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Image of birds flying. Image of birds flying.

#174 Finitude of Space

August 16, 2010

Dear Pr. Craig, I am very found of and convinced by your argument against the possibility of an actually infinite number of past (or future) events. The conclusion that the universe must have begun sounds to me unescapable. But what about space? I guess the argument runs as follow : an actually infinite number of equal segments of space can't exist. Therefore space is limited (I underscore "actually" because of course space is potentially infinite, as it expends indefinitely). However, while the beginning of time is quite easy to admit, the limitation of space is hard to conceive (as well, indeed, as its infinity, like in Kant's first antinomy). . . unless we assume something like "finite-without-boundaries space" (a sort of sphere I suppose?). But, if we do so, I'm tempted to do the same for time: after all, why the time wouldn't be "finite-without-boundaries" like space? It looks like the Hawking's solution to the problem.

So my questions are :

1° how do you conceive the finitude of space? (what is like to be "on the edge of space", seated on the edge of the last galaxy?)

2° do you think the solution (if it is one) for space ("finite-without-boundaries") can be applied to time ?

I add to these questions a simple demand : please forgive my English !

In Christo,


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Dr. craig’s response


Je suis si content de recevoir une question de quelqu’un en France! Votre anglais est sans doute meilleur que mon francais! C’est formidable, Frederic, que vous vous occuper de ces questions si importantes et interessantes! Que le Seigneur vous benisse dans vos efforts de rendre temoinage de Lui en France d’une maniere intelligente et compatissante! Alors, a vos questions. . . .

I’d say your thinking is basically on target with respect to space. Space is at every point in time finite but expanding and therefore potentially infinite with respect to the future. It will never become actually infinitely large but will forever expand toward infinity as a limit.

This answer implies that space has a closed geometry, like that of the surface of a sphere. Just as you never come to the edge of the surface of a sphere where space ends and you wonder what lies beyond, so one can never come to the edge of space. There is no “edge of space” where the last galaxy resides, anymore than there is on Earth an end of the world where the farthest island lies. Of course, we can no more visualize a curved three-dimensional space than the flatlanders on the surface of a sphere could visualize a curved two-dimensional space. But it is mathematically conceivable, and even testable, although not visualizable for creatures like us.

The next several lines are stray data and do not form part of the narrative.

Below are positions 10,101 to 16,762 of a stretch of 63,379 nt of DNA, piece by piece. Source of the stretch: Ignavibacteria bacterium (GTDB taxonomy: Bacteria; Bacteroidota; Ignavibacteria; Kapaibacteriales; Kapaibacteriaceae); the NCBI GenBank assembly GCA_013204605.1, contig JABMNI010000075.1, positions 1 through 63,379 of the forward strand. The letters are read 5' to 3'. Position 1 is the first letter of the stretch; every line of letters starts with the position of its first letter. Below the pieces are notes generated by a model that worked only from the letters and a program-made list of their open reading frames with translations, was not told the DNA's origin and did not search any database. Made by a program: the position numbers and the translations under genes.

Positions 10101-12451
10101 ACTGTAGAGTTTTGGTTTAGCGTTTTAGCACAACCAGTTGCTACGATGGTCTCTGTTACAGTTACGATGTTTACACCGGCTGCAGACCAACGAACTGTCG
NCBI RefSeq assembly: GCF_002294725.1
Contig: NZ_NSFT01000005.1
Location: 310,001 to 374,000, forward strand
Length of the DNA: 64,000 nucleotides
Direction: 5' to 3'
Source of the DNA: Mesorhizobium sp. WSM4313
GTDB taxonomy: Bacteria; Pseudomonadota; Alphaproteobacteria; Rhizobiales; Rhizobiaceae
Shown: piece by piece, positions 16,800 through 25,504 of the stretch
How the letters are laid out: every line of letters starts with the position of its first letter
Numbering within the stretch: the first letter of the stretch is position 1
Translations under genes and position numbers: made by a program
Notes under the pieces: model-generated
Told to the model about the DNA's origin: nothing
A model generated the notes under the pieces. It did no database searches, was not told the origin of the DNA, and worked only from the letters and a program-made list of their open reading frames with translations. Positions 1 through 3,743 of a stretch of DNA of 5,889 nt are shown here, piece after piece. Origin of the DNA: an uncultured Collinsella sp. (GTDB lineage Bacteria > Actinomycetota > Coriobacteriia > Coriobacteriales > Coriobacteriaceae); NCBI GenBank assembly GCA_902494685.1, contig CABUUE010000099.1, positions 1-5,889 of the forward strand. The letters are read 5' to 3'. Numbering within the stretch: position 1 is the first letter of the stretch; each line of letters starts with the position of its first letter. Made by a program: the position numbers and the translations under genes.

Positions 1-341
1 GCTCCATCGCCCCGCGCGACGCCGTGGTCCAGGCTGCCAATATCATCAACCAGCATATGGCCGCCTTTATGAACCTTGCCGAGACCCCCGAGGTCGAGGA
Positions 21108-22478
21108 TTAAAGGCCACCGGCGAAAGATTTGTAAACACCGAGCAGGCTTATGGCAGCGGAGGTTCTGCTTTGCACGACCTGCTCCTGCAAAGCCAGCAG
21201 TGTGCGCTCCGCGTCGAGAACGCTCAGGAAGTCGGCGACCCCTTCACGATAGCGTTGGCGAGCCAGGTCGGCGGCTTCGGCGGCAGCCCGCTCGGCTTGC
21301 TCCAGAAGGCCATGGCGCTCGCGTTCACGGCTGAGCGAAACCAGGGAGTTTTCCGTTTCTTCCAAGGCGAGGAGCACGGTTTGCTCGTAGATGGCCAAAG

A closed geometry for space was once thought to be incompatible with space’s being potentially infinite to the future because a closed geometry would necessitate a density so high that the universe would eventually recollapse. But with the discovery of a positive cosmological constant, which causes the expansion of the universe to actually accelerate over time, even high density universes can go on forever.

Now whether you think that time can also have a closed geometry, that is, go in a circle, depends, I believe, on your theory of time. If you adopt what is called a tenseless view of time—I know this doesn’t translate into French, since “time” and “tense” are both translated by the same word “temps,” so that to speak of tenseless time becomes oxymoronic in French (an interesting illustration of how language can actually limit philosophizing!)—a view, that is, in which time is essentially spacelike and there is no objective “now,” then there’s no reason time can’t have the geometry of a circle.

But on a tensed view of time, that is to say, a view of time according to which temporal becoming is real and an objective “now” exists, it seems impossible for time to be circular. For if the same event were to recur, it would occur for a second time, and then a third time, etc., in which case time itself is linear, even if the cycle of events were repetitive. They wouldn’t be literally the same events but new, similar events. For time to be literally circular, you’d have to say that every event is both earlier and later than itself, which seems crazy on a tensed theory of time. On a view in which temporal becoming is objective, it seems metaphysically necessary that no event precedes itself.

The kalam cosmological argument presupposes a tensed theory of time and therefore the linearity of time. For a defense of such a view of time see my Time and Eternity.

- William Lane Craig